GPU assembler programming or assembly like programming, possible?

I researched this bit after reading through opencl manual and one of the example analyzed the C opencl kernel code and its corresponding conversion to GPU ISA equivalent. I barely understood anything in the assembler code. I have done extensive assembler code for CPU in the past.

This led me to vega10 ISA as well as other like RDNA etc. availebl in similar links:

I did some web search and found GPU assembly is largely impossible and closes thing I can do is


openGL ARB assembly.

I understand both NVIDIA and AMD will have drastically different ISA (assuming) vs. CPU for AMD and INTEL should be very similar save for advanced instructions.

It would be nice if I can do some mental basic exercise writing some assembly in native GPU ISA to get more insight into GPU’s internal architecture.
Plus ARB assembly seems to be limited to graphics shader not sure it can do anything in regards to computer shader?

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They don’t make their GPUs like their CPUs. It isn’t x86 or a variant thereof.

That is sort of side statement, really looking for assembler

This is not strictly true. ARB assembly language support languished once GLSL took off. NVIDIA kept extending this with NV specific GL extensions. For instance, on the OpenGL Extension Registry, see all extensions matching NV_gpu_program*, NV_vertex_program*, NV_fragment_program*, NV_geometry_program*, NV_tessellation_program*, NV_compute_program*, NV_parameter_buffer_object*, such as:

Here’s an old quick ref guide:

For many years, the NVIDIA GLSL compiler (in Cg, in the graphics driver, etc.) compiled GLSL shaders down into this assembly language as a first step, and it was pretty well documented. This meant you could do pretty much anything you could in GLSL in NV Assembly, because the driver was making use of this path. With Turing/RTX* GPUs however, they’ve apparently switched to using “something else” for this 1st-step assembly language (possibly SPIR-V) as some of NV’s latest extensions (e.g. NV_mesh_shader) didn’t extend NV Assembly to add this support, but there is SPIR-V support for them.

However (to your next point)…

neither of these are the low-level ISA for the GPU. They’re a cross-GPU portable high-level assembly representation that the driver uses to generate the low-level driver assembly specific to that ISA. I’ve heard that low-level assembly language called SASS by NVIDIA folks, and allegedly some NV tools will let you collect and inspect it. It’s likely what CUDA produces as well.

For NVIDIA’s high-level assembly language specifically, see:

and related NV Assembly extensions. Just keep in mind this is the high-level cross-GPU portable assembly, not the low-level ISA.

However, for the cross-vendor high-level assembly solution, take a look at SPIR-V. It’s the new shader hotness for Vulkan, and of course supports GLSL authoring. You can use open source tools like glslangValidator and glslc to compile GLSL compute shaders down to SPIR-V assembly and inspect to your heart’s content.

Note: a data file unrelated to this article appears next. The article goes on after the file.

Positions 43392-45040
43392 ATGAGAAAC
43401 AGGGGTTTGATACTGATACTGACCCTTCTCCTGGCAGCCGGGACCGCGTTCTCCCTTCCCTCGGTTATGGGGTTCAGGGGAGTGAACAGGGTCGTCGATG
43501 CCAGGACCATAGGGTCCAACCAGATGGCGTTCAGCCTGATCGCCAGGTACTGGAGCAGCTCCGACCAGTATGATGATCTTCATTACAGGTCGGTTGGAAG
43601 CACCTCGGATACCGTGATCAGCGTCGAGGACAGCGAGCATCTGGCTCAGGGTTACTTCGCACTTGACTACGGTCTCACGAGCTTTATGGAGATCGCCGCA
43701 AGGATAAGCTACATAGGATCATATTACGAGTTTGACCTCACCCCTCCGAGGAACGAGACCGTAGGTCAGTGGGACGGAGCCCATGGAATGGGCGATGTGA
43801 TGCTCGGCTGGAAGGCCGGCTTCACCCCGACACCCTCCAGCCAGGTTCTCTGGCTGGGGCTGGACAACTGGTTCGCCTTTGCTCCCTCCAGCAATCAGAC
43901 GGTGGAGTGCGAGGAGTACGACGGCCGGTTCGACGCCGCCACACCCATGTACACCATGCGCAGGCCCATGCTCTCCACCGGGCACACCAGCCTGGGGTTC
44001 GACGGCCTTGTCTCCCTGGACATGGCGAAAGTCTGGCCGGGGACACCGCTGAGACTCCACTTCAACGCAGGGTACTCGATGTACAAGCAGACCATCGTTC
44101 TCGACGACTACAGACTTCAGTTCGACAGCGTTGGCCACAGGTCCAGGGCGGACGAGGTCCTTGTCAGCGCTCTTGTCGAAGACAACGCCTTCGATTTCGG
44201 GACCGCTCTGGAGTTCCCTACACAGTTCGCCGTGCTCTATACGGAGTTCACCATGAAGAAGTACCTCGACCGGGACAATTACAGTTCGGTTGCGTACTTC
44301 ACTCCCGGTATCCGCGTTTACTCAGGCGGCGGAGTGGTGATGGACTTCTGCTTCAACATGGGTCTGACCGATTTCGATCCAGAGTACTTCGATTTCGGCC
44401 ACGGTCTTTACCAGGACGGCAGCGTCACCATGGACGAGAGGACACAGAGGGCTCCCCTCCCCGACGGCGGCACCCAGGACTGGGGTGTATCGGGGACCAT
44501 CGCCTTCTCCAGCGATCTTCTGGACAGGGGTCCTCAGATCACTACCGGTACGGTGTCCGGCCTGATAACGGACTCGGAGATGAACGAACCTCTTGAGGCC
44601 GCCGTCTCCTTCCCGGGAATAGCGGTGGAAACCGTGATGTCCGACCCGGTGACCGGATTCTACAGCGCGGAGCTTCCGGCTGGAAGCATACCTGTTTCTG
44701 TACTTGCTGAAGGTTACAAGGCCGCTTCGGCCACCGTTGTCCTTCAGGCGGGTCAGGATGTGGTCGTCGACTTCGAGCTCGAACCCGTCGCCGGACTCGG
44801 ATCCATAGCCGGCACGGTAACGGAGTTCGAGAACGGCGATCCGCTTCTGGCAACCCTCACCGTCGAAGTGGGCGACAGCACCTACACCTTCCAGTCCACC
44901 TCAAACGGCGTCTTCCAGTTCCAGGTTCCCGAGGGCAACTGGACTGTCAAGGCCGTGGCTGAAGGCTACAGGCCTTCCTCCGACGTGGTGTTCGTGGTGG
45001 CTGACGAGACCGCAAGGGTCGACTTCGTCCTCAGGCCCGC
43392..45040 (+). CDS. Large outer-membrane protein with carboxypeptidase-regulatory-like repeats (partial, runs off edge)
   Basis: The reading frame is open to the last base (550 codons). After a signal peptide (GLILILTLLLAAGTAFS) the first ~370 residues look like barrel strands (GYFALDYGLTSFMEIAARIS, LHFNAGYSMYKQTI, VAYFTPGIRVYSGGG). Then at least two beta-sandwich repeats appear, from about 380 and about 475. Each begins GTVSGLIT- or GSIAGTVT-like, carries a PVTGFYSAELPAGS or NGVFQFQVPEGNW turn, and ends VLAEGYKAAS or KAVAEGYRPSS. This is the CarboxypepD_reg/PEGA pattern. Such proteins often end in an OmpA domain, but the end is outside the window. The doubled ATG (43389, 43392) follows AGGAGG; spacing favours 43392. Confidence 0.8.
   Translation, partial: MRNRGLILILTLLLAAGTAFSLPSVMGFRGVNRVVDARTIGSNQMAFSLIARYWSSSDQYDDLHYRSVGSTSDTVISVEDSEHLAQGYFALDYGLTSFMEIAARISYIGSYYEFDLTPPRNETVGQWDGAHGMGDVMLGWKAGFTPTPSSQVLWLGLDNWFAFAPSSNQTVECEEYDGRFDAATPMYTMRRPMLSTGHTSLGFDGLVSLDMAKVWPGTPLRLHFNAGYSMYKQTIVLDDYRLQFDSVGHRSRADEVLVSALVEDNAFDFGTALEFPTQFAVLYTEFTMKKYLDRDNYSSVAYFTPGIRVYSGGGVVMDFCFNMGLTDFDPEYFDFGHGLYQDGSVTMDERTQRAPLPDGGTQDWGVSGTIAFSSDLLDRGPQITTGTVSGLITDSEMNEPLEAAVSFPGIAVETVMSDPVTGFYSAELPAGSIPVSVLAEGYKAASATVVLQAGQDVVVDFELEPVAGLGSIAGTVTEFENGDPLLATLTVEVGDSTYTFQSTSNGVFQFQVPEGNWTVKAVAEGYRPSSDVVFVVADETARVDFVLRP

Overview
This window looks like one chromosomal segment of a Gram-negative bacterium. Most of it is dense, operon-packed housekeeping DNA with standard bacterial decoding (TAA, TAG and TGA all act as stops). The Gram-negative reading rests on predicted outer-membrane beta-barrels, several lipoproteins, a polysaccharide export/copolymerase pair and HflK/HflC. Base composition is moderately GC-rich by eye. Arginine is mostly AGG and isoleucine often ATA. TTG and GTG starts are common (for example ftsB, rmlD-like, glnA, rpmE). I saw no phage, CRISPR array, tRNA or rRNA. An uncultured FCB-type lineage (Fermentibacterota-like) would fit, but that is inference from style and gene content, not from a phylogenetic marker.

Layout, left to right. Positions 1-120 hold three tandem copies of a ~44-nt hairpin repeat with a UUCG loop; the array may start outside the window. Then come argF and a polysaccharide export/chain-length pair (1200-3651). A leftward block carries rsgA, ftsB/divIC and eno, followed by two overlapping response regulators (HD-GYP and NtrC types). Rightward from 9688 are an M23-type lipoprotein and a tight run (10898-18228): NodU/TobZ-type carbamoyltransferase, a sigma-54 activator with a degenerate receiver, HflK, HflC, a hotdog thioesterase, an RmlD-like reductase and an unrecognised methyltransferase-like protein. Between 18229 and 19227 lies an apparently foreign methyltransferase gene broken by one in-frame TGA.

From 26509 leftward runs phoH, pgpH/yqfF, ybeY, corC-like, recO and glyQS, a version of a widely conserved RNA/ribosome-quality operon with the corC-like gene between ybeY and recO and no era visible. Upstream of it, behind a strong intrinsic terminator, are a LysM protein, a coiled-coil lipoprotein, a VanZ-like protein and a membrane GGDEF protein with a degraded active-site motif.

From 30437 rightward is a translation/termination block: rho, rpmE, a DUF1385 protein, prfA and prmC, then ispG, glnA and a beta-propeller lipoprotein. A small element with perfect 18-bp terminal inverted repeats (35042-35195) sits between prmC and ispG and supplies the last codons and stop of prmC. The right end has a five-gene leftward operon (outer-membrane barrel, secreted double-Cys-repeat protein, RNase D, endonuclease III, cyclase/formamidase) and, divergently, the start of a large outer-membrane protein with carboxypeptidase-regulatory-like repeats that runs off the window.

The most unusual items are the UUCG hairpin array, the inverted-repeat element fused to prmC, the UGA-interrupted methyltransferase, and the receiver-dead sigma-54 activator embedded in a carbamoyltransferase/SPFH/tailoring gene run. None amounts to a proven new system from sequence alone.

Just keep in mind that neither of these are the GPU’s low-level ISA. For those, see your GPU vendor.

A recent blog post related to all this high-level / low-level shader assembly and shader patching/ reoptimization w.r.t. OpenGL and Vulkan:

Thanks very insightful infor, for Graphic Shaders, it will probably take some time to digest as I am spending most of my time with Compute (opencl).
However for opencl, I see path in the links:
https://www.khronos.org/spir/
opencl-> clang->LLVM-> SPIR-V LLVM IR translator <–> SPIR-V tools.

hah! For spir-v white paper, I found example code, indeed it looks like a high-level portable code definitely not ISA perhaps I can find some useful info if i can manage to dig through opencl driver

// Magic number 0x07230203
// SPIR-V Version 99
// Generated by (magic number): 1
// Id’s are bound by 23
// schema 0
Source OpenCL 120
EntryPoint Kernel 9
MemoryModel Physical64 OpenCL1.2
Name 4 "LocalInvocationId"
Name 9 "add"
Name 10 "in1"
Name 11 "in2"
Name 12 "out"
Name 13 "entry"
Name 15 "call"
Name 16 "arrayidx"
Name 18 "arrayidx1"
Name 20 "add"
Name 21 "arrayidx2"
Decorate 4(LocalInvocationId) Constant
Decorate 4(LocalInvocationId) Built-In LocalInvocationId
Decorate 10(in1) FuncParamAttr 5
Decorate 11(in2) FuncParamAttr 5
Decorate 12(out) FuncParamAttr 5
Decorate 17 Alignment 4
Decorate 19 Alignment 4
Decorate 22 Alignment 4
1: TypeInt 64 0
2: TypeVector 1(int) 3
3: TypePointer UniformConstant 2(ivec3)
5: TypeVoid
6: TypeInt 32 0
7: TypePointer WorkgroupGlobal 6(int)
8: TypeFunction 5 7(ptr) 7(ptr) 7(ptr)
4(LocalInvocationId): 3(ptr) Variable UniformConstant
9(add): 5 Function NoControl 8
10(in1): 7(ptr) FunctionParameter
11(in2): 7(ptr) FunctionParameter
12(out): 7(ptr) FunctionParameter
13(entry): Label
14: 2(ivec3) Load 4(LocalInvocationId)
15(call): 1(int) CompositeExtract 14 0
16(arrayidx): 7(ptr) InBoundsAccessChain 10(in1) 15(call)
17: 6(int) Load 16(arrayidx)
18(arrayidx1): 7(ptr) InBoundsAccessChain 11(in2) 15(call)
19: 6(int) Load 18(arrayidx1)
20(add): 6(int) IAdd 19 17
21(arrayidx2): 7(ptr) InBoundsAccessChain 12(out) 15(call)
Store 22 21(arrayidx2) 20
Return
FunctionEnd